While moving and relocating my home office, I've come across what I'm sure is a common problem: pulling cable through the walls of a 100-year-old house, a task not for the cowardly. In fact, the difficulties of doing so made me decide to implant a more serious wireless infrastructure than I'd been using.
Previously, I ran my wireless network as an afterthought because I'd already pulled Category 5 (Cat-5) cabling throughout my former home. This time around, though, I decided it would be far more cost effective to use wireless and wired networking equally. My existing wireless equipment was a mix of Belkin and NETGEAR wireless adapters and Access Points (APs). I added to that a Linksys Wireless-G router (http://www.linksys.com), which I picked up because it was inexpensive, had a decent reputation, and was on sale at an electronics store in a nearby mall.
Setting up the router was simple, and all of my existing wireless equipment worked fine with it, so I was pretty satisfied until I decided that I wasn't willing to run a network cable from my second-floor office to my first-floor family room. I didn't need the wired connection for any computers; I needed it for my Voyetra Turtle Beach AudioTron (http://www.audiotron.net), a nice little device that integrates my home stereo system with my network and lets me play back my music library directly from the music server on my wired network.
Because I'd already decided I didn't want to pull cable, the obvious choice was to get a wireless Ethernet bridge. After doing a little research, I settled on the NETGEAR WGE101 54 Mbps Wireless Ethernet Bridge (http://www.netgear.com). This wasn't a price-based decision; I chose the product because it was the only one whose vendor explicitly claimed that you could attach a network hub to it to let you connect multiple wired components on the other side of the bridge.
Setting up the bridge seemed simple enough: Plug it in, install the configuration application on a computer that can see the bridge, preconfigure the bridge, and manage it through a browser. The only problem was I couldn't get the bridge to work with my existing wireless network. The bridge recognized the appropriate network, but when I tried to configure it to talk to my network, it never found the wireless router, constantly telling me that it was scanning for a network while displaying the existing network in its setup screens!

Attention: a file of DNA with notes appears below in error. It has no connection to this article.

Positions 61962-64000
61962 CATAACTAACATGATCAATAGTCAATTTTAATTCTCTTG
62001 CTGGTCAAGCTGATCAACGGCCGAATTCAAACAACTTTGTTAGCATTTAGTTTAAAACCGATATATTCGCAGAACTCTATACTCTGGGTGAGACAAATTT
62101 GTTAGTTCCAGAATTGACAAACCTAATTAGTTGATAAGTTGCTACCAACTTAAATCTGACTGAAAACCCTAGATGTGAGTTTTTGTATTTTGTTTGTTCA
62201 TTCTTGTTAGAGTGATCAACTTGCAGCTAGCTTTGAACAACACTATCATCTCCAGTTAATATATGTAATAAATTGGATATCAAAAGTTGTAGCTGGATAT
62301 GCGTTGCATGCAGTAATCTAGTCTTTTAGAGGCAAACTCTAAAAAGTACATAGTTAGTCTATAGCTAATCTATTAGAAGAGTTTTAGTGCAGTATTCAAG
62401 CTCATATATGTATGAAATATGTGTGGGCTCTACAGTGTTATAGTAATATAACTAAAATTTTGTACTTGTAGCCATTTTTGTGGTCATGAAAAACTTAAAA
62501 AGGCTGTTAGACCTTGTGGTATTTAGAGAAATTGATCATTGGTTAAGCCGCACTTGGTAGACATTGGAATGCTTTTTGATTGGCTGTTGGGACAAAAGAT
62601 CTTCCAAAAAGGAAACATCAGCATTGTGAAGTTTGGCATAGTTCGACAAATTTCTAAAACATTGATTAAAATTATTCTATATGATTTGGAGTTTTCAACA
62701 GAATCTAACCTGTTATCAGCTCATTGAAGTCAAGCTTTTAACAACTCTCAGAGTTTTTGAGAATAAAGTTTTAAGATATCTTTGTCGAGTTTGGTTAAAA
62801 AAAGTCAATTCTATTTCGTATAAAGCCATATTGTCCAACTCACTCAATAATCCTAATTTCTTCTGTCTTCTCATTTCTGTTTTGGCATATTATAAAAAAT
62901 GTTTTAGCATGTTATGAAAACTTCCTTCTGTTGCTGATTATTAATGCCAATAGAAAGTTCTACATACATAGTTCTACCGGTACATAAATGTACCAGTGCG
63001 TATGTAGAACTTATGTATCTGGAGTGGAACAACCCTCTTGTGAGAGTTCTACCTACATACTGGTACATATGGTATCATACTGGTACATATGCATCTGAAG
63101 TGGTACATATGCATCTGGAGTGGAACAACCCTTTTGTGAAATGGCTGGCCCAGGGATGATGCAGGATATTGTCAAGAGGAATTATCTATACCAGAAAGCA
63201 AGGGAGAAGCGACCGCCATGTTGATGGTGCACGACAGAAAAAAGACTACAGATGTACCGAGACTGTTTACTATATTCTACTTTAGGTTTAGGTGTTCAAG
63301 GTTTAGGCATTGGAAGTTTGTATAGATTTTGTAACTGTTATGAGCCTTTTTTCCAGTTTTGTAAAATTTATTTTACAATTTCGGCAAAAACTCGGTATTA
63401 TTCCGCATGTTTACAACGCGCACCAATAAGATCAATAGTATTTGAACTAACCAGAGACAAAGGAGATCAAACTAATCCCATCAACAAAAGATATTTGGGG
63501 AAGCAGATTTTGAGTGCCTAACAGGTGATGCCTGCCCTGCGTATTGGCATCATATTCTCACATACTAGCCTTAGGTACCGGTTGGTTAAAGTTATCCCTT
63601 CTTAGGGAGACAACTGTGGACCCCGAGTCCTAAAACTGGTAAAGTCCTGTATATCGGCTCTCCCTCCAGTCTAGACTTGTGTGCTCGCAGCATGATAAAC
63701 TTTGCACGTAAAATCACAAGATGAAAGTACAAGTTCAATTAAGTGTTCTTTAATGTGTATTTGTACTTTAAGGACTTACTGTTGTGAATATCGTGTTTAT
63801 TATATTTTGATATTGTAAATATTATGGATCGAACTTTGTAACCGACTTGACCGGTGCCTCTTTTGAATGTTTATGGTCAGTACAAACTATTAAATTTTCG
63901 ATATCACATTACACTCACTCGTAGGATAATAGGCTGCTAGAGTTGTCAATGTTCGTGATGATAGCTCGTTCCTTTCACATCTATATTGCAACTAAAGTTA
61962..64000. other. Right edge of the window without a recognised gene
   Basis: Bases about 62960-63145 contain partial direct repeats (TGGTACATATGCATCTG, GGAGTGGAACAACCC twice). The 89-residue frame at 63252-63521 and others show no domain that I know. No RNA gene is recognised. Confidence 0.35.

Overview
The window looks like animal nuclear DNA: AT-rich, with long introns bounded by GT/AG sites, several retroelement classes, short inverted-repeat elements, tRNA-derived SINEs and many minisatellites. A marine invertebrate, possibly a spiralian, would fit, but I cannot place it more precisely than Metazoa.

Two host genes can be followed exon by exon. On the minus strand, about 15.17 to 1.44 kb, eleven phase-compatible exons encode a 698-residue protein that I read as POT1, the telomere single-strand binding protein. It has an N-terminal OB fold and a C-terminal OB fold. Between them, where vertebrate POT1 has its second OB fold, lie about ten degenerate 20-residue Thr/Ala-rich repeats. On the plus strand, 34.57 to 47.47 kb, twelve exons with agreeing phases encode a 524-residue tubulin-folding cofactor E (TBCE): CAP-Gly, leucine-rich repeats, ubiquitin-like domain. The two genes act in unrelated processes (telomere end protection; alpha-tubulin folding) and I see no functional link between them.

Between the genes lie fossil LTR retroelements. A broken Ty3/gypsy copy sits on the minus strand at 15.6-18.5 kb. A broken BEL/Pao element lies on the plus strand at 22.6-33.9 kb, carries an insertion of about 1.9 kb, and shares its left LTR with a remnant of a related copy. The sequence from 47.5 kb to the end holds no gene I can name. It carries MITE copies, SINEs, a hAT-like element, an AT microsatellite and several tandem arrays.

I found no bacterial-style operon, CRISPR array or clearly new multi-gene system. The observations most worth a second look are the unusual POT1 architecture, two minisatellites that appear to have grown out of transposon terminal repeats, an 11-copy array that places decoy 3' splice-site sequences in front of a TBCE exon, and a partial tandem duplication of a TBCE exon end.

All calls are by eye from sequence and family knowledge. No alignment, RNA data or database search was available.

I tried all the tricks I could think of--manual configuration, disabling security, setting up a small separate network--nothing worked. So I broke down and made the call to tech support. After a 10-minute wait, I spent an hour on the phone with a tech who didn't seem to believe I knew what I was talking about and insisted on walking me through all the steps I tried before. We finally returned to the point where I'd started (I could ping the bridge from the wired network it was attached to), and the tech support person declared the problem solved and wished me a nice day. Alas, we hadn't even addressed the actual problem: enabling the wireless connection to work on the wireless side of my network.
I called tech support again the next day. No wait this time, but we wasted another 40 minutes going through everything we did the day before. When the bridge still failed to work correctly, the tech told me that he'd escalate the problem to level-two support and I'd get a call back within 24 hours.
Well, 24 hours came and went. I then did something most customers can't do--I called the vendor's technical press contact and requested assistance. Not surprisingly, the PR folks got back to me quickly and set up a call for the next day with a product engineer. The product engineer called me on his cell phone and said, "Download the latest firmware."
That was it. Problem solved. And the most annoying thing about it was that the updated firmware had been available for at least two months, yet the level-one tech support people were completely unaware of its availability or that it could fix my exact problem. I probably would have found the firmware update on my own, eventually, but like any consumer, I expected a new product, fresh out of the box, to be the current product. If I'd had been a typical electronics buyer, chances are I'd have quickly given up in frustration and exchanged the product for one of its competitors.